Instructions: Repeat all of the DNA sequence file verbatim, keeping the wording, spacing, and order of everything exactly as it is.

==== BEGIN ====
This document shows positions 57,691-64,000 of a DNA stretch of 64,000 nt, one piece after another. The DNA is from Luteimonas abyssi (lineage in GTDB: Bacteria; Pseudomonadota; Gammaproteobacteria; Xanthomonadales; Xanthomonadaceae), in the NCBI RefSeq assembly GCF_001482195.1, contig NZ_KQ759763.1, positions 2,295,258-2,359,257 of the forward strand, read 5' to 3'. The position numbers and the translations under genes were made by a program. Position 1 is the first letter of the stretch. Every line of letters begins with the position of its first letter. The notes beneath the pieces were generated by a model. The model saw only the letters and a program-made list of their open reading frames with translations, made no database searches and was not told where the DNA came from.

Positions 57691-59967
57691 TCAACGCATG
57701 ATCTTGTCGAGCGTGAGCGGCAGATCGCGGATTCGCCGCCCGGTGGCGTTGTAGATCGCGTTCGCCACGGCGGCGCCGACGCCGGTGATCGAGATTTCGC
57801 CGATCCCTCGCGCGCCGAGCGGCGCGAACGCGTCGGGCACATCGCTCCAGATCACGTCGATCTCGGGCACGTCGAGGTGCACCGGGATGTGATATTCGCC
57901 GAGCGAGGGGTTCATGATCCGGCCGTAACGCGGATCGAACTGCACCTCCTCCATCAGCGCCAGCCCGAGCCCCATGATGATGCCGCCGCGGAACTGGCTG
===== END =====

This document shows positions 57,691-64,000 of a DNA stretch of 64,000 nt, one piece after another. The DNA is from Luteimonas abyssi (lineage in GTDB: Bacteria; Pseudomonadota; Gammaproteobacteria; Xanthomonadales; Xanthomonadaceae), in the NCBI RefSeq assembly GCF_001482195.1, contig NZ_KQ759763.1, positions 2,295,258-2,359,257 of the forward strand, read 5' to 3'. The position numbers and the translations under genes were made by a program. Position 1 is the first letter of the stretch. Every line of letters begins with the position of its first letter. The notes beneath the pieces were generated by a model. The model saw only the letters and a program-made list of their open reading frames with translations, made no database searches and was not told where the DNA came from.

Positions 57691-59967
57691 TCAACGCATG
57701 ATCTTGTCGAGCGTGAGCGGCAGATCGCGGATTCGCCGCCCGGTGGCGTTGTAGATCGCGTTCGCCACGGCGGCGCCGACGCCGGTGATCGAGATTTCGC
57801 CGATCCCTCGCGCGCCGAGCGGCGCGAACGCGTCGGGCACATCGCTCCAGATCACGTCGATCTCGGGCACGTCGAGGTGCACCGGGATGTGATATTCGCC
57901 GAGCGAGGGGTTCATGATCCGGCCGTAACGCGGATCGAACTGCACCTCCTCCATCAGCGCCAGCCCGAGCCCCATGATGATGCCGCCGCGGAACTGGCTG